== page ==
Murali Pillai
2 min readMay 11, 2024

Recently, I read an FT article entitled “The hidden power of index providers” dated 9 April 2024 which drew attention to the fact that not all decisions made by index providers are passive. It made the point that such decisions shape capital allocation. I therefore raised the prospect of closer regulation of index providers in Singapore. In response, DPM Lawrence Wong stated that there are adequate regulatory measures put in place to ensure transparency in protection of investors interests. My parliamentary question and DPM’’s response are set out below.

— — — — — — — — — — — — — — — — — — — — — — -

Mr Murali Pillai asked the Prime Minister whether MAS intends to regulate index providers of index-linked funds traded in Singapore with respect to discretionary decisions by these providers that may impact capital allocation by the said funds, particularly in stocks and bonds.

Mr Lawrence Wong (for the Prime Minister): The financial benchmarks regime under the Securities and Futures Act 2001 (“SFA”) governs the activities relating to the setting of financial benchmarks, which include equity and bond indices. It is an offence for any person to manipulate an index administered in Singapore, or for a person in Singapore to manipulate an index that is administered elsewhere.

Index-linked funds that are offered to retail investors in Singapore are required to comply with strict regulatory and disclosure requirements. The underlying index must be representative of the market or sector which it aims to replicate. Key information on the index composition, methodology, as well as significant changes to the index must be accessible to investors to enable them to continuously evaluate the representativeness and objectivity of the underlying index.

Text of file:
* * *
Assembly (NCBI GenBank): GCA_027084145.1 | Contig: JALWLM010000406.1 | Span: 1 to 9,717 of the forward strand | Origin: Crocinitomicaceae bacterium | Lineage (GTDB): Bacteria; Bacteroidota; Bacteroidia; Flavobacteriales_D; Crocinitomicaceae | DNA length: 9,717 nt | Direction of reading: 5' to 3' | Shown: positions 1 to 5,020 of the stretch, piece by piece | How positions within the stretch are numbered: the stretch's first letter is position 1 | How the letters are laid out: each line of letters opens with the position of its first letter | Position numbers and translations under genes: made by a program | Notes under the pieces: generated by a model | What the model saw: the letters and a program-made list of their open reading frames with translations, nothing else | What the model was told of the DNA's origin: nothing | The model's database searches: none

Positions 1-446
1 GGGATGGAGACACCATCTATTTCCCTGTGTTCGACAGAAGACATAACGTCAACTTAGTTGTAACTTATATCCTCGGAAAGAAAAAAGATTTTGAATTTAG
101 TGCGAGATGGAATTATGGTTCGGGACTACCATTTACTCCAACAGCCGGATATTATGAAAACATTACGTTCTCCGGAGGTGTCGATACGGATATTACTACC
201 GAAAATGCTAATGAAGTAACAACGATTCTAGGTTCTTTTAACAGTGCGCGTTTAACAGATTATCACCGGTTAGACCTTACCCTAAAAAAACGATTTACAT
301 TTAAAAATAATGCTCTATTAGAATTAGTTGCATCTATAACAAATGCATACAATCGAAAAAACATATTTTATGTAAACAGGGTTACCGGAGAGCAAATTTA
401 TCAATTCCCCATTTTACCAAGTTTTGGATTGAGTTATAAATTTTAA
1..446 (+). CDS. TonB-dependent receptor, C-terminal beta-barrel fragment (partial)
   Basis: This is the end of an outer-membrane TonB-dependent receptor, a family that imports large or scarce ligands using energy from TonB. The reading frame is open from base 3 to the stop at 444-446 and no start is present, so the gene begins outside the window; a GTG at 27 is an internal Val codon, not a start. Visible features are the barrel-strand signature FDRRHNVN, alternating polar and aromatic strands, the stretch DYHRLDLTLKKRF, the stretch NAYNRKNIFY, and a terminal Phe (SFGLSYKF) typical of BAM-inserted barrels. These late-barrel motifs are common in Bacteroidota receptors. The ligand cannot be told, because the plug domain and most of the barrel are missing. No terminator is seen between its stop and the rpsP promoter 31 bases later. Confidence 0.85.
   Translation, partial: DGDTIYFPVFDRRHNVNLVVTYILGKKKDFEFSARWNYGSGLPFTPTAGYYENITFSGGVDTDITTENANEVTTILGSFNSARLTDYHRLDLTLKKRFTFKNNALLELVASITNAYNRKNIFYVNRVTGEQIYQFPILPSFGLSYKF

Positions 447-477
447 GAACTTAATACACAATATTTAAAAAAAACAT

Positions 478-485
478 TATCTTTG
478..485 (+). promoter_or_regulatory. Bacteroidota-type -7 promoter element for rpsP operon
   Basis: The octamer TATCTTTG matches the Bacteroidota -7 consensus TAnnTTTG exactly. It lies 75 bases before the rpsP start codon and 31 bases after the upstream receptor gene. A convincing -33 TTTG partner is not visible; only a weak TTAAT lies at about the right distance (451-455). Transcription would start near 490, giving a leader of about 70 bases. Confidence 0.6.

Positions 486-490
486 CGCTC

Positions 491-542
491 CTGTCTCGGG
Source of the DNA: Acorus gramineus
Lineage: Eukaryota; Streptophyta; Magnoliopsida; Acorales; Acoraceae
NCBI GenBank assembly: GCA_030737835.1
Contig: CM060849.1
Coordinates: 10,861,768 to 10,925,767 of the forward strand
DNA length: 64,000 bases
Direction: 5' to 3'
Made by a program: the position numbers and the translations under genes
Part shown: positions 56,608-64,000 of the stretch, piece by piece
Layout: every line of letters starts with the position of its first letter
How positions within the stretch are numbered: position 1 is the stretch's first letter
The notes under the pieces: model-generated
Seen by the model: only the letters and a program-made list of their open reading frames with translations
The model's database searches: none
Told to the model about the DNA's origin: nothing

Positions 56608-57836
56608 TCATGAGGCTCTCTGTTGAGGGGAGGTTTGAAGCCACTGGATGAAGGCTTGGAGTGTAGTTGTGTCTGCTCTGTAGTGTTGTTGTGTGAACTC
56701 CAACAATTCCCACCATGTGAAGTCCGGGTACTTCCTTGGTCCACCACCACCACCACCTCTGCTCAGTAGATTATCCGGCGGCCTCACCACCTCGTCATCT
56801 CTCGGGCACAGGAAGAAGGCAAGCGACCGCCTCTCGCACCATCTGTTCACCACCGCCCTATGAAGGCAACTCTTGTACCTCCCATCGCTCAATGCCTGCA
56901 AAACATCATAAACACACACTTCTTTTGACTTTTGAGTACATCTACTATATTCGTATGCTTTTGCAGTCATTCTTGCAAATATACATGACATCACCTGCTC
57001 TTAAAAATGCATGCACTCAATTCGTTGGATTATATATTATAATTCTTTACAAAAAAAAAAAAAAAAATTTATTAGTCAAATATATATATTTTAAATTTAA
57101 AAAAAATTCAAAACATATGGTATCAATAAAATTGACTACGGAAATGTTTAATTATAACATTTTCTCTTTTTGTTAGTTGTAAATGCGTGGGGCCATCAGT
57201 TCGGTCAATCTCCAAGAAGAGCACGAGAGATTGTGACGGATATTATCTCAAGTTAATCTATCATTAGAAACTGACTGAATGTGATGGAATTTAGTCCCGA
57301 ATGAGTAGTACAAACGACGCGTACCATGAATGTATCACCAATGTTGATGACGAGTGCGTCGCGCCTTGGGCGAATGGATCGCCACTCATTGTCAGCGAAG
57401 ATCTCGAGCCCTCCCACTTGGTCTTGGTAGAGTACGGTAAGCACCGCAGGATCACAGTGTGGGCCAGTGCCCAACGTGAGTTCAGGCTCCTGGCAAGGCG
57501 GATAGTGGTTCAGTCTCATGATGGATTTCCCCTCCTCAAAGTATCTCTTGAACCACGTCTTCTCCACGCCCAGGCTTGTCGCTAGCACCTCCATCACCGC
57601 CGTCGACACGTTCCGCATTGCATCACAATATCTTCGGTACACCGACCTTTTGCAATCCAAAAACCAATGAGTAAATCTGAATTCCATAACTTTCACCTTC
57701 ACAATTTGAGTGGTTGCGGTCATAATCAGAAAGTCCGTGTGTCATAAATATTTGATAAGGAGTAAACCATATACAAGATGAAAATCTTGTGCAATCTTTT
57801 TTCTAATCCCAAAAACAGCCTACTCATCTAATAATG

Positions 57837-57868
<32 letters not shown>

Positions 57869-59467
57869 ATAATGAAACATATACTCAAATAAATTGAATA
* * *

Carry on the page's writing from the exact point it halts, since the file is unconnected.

In addition, fund managers using indices for index-linked funds are required by regulation to conduct due diligence on index providers, evaluate suitability and risks associated with the use of indices, and ensure that risks, including potential conflicts of interest, are properly addressed.

Where benchmarks are assessed to be systemically-important, MAS will designate and regulate them to ensure that they have proper governance processes and accountability mechanisms. MAS had designated the Singapore Interbank Offered Rate (SIBOR) as a benchmark that is systemically important for Singapore as it was widely referenced by banks to set interest rates for residential property and commercial loans in Singapore. In the case of index-linked funds, the two largest funds account for only 3% and 1% of Singapore-constituted retail funds respectively. Given this, MAS has not assessed and designated any such indices to be systemically-important.

In summary, taken together, the overall framework safeguards the credibility of financial benchmarks in Singapore, as well as investors’ interest in index-linked funds.



Murali Pillai

Member of Parliament, Bukit Batok SMC, Advisor to Bukit Batok SMC GROs.